Spiritual Life & Pastoral Care
We are a college in the Catholic tradition and welcome people of all faiths and none; we are inspired by the Gospels and strive to live by their values.
All areas of life at St Mary’s are underpinned by a genuine commitment to live the principles espoused by Mary Ward, the founder of the Loreto Sisters. She encouraged her companions to adopt a spirit of “freedom, justice and sincerity”. Regardless of whether you come from a Catholic or non-Catholic tradition, you’re encouraged to explore and nurture these values by:
- Promoting and upholding the dignity of all people
- Showing respect for yourself, others and our environment;
- Reflecting on your own sense of faith and what that means to you;
- Respecting the faith journey of others;
- Creating a more just society through involvement in community service and volunteer work;
- Building confidence to become your true self, by embracing the many opportunities offered to you at St Mary’s;
- Having the courage and honesty to ask for help when you need it.
Today, more than ever, our lives are busy and pressured. It’s hard to make time and space for spirituality and reflection. However, St Mary’s nurtures the whole person, and creates genuine opportunities for its students to pause and reflect, to help others and to receive support when needed.
You’re welcome to use the St Mary’s College Chapel at any time – it’s a beautiful space available 24/7 for quiet reflection.
Celebration of the Eucharist
- Mass is celebrated for all students on important College occasions, including Commencement, College Day, and Valete. The Student Liturgy Convenor encourages students to plan the liturgies for these special College occasions.
- Mass is also celebrated Tuesdays and Thursdays at 5.15pm.
- You’re warmly invited to attend Sunday Mass next door at Newman College Chapel – at 11am and 5.30pm during semester. The Newman Choir sing at the 11am Mass and it is a sound to behold!
- In addition, Mass is celebrated at St Carthage’s in Royal Parade, Parkville, at 10am and 6pm each Sunday – it’s a short 10-minute walk from College. The 6pm Mass is a Student Mass and is enriched each week by visiting musicians and singers.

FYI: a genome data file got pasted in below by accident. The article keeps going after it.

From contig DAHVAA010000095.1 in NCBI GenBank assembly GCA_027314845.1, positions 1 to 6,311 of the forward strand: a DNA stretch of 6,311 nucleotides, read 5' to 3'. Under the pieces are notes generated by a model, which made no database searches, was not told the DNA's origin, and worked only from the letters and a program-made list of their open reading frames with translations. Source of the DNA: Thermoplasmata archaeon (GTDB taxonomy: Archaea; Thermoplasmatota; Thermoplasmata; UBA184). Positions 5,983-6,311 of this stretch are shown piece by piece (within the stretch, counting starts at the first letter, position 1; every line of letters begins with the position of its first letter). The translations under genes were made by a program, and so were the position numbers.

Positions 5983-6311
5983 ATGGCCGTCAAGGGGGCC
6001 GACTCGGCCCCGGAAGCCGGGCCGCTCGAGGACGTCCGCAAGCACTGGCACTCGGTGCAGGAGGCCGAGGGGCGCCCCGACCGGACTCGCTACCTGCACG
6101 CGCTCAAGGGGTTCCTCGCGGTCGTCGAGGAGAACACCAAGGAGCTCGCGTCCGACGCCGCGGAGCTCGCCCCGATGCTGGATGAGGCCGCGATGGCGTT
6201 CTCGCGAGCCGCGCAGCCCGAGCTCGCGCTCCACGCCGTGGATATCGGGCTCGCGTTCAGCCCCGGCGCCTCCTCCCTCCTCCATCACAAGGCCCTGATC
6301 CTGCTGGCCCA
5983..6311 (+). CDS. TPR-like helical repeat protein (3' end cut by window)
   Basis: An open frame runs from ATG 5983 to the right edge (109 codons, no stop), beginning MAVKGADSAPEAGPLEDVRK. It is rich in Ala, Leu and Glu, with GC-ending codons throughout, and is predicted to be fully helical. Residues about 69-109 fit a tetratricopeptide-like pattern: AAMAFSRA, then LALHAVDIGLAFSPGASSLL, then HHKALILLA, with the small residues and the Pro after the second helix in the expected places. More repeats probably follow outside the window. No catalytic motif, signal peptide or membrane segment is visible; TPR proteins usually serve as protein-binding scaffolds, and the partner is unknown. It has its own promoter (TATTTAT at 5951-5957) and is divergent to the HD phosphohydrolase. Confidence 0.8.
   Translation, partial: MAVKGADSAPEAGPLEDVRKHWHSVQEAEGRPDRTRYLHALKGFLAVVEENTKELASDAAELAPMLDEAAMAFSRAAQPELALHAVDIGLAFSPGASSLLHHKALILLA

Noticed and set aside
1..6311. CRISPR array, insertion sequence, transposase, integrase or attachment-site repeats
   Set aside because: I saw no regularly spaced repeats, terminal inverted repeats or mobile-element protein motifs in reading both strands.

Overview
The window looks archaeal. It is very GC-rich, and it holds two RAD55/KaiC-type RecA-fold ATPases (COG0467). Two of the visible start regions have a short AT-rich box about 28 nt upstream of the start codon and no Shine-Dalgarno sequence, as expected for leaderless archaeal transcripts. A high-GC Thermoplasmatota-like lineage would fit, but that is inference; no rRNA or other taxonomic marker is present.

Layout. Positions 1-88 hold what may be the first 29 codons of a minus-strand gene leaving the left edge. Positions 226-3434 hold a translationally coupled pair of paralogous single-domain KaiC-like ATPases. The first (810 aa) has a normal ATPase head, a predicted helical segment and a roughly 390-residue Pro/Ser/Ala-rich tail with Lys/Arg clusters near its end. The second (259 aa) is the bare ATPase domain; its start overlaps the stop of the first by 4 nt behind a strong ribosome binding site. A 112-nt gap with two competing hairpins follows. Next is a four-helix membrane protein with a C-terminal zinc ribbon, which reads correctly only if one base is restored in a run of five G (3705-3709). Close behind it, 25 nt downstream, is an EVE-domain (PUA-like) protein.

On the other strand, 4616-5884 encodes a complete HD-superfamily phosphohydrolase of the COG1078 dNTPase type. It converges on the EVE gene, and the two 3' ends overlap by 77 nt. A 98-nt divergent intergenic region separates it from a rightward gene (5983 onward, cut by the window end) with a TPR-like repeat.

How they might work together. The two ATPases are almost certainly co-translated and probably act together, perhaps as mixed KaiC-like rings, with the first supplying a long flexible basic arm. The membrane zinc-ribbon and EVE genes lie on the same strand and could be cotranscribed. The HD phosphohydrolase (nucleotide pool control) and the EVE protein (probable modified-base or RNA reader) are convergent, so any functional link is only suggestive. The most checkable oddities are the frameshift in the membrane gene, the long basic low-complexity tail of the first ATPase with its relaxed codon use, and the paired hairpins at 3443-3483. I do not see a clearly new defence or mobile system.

When you join the St Mary’s community, you’ll be encouraged to share your time, energy and gifts with those in need. Overall, students commit to 10 hours of volunteering each year. Our social justice program is coordinated by a student leader, and begins each year with ‘Get Involved Night’. Here, you’ll be introduced to a wide range of volunteering opportunities, such as tutoring disadvantaged students, visiting Asylum Seekers in the Melbourne Immigration Transit Accommodation (MITA), or helping with the Red Shield Appeal. You are also invited to tailor your own volunteering – gearing it towards your own interests and skills. This will be talked about more in your application interview.
Sometimes life doesn’t go according to plan, and you’ll need someone to talk to. When you’re part of the St Mary’s community, there’s always someone on hand to offer care, support and advice – whatever your issue.
- The Principal, Darcy McCormack, and the Dean, Juliarna Clark, are available to meet individually with students. They’re warm and approachable, and practise an open-door policy in their offices. Students are always welcome to stop by unannounced, to speak in confidence, and share their concerns. Darcy previously spent time at St Mary’s as a residential tutor, and Bronwyn previously had a student support role at St Hilda’s College, which means they can both relate to the challenges of country kids adjusting to university life in a big city.
- Residential Tutors are senior members of the College Community. They’re usually graduate and postgraduate students, or young professionals with an academic expertise. As role models, they’re on hand to assist with the transition to university life and communal living. Some residential tutors are also academic tutors at College.
- Student Mentors are chosen each year to support first-year students who are transitioning to Melbourne, to University and to College. These mentors are selected for their familiarity with the College, empathy towards others, and their sense of responsibility and discretion. Their role is to act as ‘older siblings’, offering advice and reassurance to new students. Each floor has its own student mentor, and usually this person is the first port of call for students. For more difficult, serious problems, the mentors will refer students to the Principal or the Dean.